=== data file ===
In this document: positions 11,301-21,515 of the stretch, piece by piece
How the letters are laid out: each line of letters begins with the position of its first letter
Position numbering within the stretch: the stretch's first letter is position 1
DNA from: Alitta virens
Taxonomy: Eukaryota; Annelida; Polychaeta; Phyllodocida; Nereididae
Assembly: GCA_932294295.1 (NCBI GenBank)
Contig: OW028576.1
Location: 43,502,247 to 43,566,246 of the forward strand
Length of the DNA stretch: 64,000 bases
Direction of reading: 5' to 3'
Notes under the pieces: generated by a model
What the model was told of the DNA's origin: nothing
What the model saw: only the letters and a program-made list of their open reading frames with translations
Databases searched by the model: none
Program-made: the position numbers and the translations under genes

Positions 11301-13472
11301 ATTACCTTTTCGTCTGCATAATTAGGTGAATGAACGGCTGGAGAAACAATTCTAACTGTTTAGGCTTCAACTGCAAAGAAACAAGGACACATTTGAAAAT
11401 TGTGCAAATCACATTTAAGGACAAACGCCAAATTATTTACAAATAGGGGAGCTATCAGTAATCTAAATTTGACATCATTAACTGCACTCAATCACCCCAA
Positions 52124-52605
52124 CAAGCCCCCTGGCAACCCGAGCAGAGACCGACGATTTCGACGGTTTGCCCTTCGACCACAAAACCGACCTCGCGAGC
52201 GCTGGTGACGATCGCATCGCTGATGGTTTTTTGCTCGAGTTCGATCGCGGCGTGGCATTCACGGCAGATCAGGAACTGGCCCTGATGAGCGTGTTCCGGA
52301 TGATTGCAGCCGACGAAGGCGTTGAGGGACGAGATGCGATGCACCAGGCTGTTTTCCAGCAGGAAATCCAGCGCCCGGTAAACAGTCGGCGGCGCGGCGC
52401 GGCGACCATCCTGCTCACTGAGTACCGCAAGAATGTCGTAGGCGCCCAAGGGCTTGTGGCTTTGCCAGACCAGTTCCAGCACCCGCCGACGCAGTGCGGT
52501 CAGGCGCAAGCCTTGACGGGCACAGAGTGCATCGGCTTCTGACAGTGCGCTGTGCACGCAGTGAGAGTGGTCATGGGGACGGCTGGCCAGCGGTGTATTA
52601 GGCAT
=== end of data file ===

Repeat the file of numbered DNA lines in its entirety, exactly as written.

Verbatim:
In this document: positions 11,301-21,515 of the stretch, piece by piece
How the letters are laid out: each line of letters begins with the position of its first letter
Position numbering within the stretch: the stretch's first letter is position 1
DNA from: Alitta virens
Taxonomy: Eukaryota; Annelida; Polychaeta; Phyllodocida; Nereididae
Assembly: GCA_932294295.1 (NCBI GenBank)
Contig: OW028576.1
Location: 43,502,247 to 43,566,246 of the forward strand
Length of the DNA stretch: 64,000 bases
Direction of reading: 5' to 3'
Notes under the pieces: generated by a model
What the model was told of the DNA's origin: nothing
What the model saw: only the letters and a program-made list of their open reading frames with translations
Databases searched by the model: none
Program-made: the position numbers and the translations under genes

Positions 11301-13472
11301 ATTACCTTTTCGTCTGCATAATTAGGTGAATGAACGGCTGGAGAAACAATTCTAACTGTTTAGGCTTCAACTGCAAAGAAACAAGGACACATTTGAAAAT
11401 TGTGCAAATCACATTTAAGGACAAACGCCAAATTATTTACAAATAGGGGAGCTATCAGTAATCTAAATTTGACATCATTAACTGCACTCAATCACCCCAA
Positions 52124-52605
52124 CAAGCCCCCTGGCAACCCGAGCAGAGACCGACGATTTCGACGGTTTGCCCTTCGACCACAAAACCGACCTCGCGAGC
52201 GCTGGTGACGATCGCATCGCTGATGGTTTTTTGCTCGAGTTCGATCGCGGCGTGGCATTCACGGCAGATCAGGAACTGGCCCTGATGAGCGTGTTCCGGA
52301 TGATTGCAGCCGACGAAGGCGTTGAGGGACGAGATGCGATGCACCAGGCTGTTTTCCAGCAGGAAATCCAGCGCCCGGTAAACAGTCGGCGGCGCGGCGC
52401 GGCGACCATCCTGCTCACTGAGTACCGCAAGAATGTCGTAGGCGCCCAAGGGCTTGTGGCTTTGCCAGACCAGTTCCAGCACCCGCCGACGCAGTGCGGT
52501 CAGGCGCAAGCCTTGACGGGCACAGAGTGCATCGGCTTCTGACAGTGCGCTGTGCACGCAGTGAGAGTGGTCATGGGGACGGCTGGCCAGCGGTGTATTA
52601 GGCAT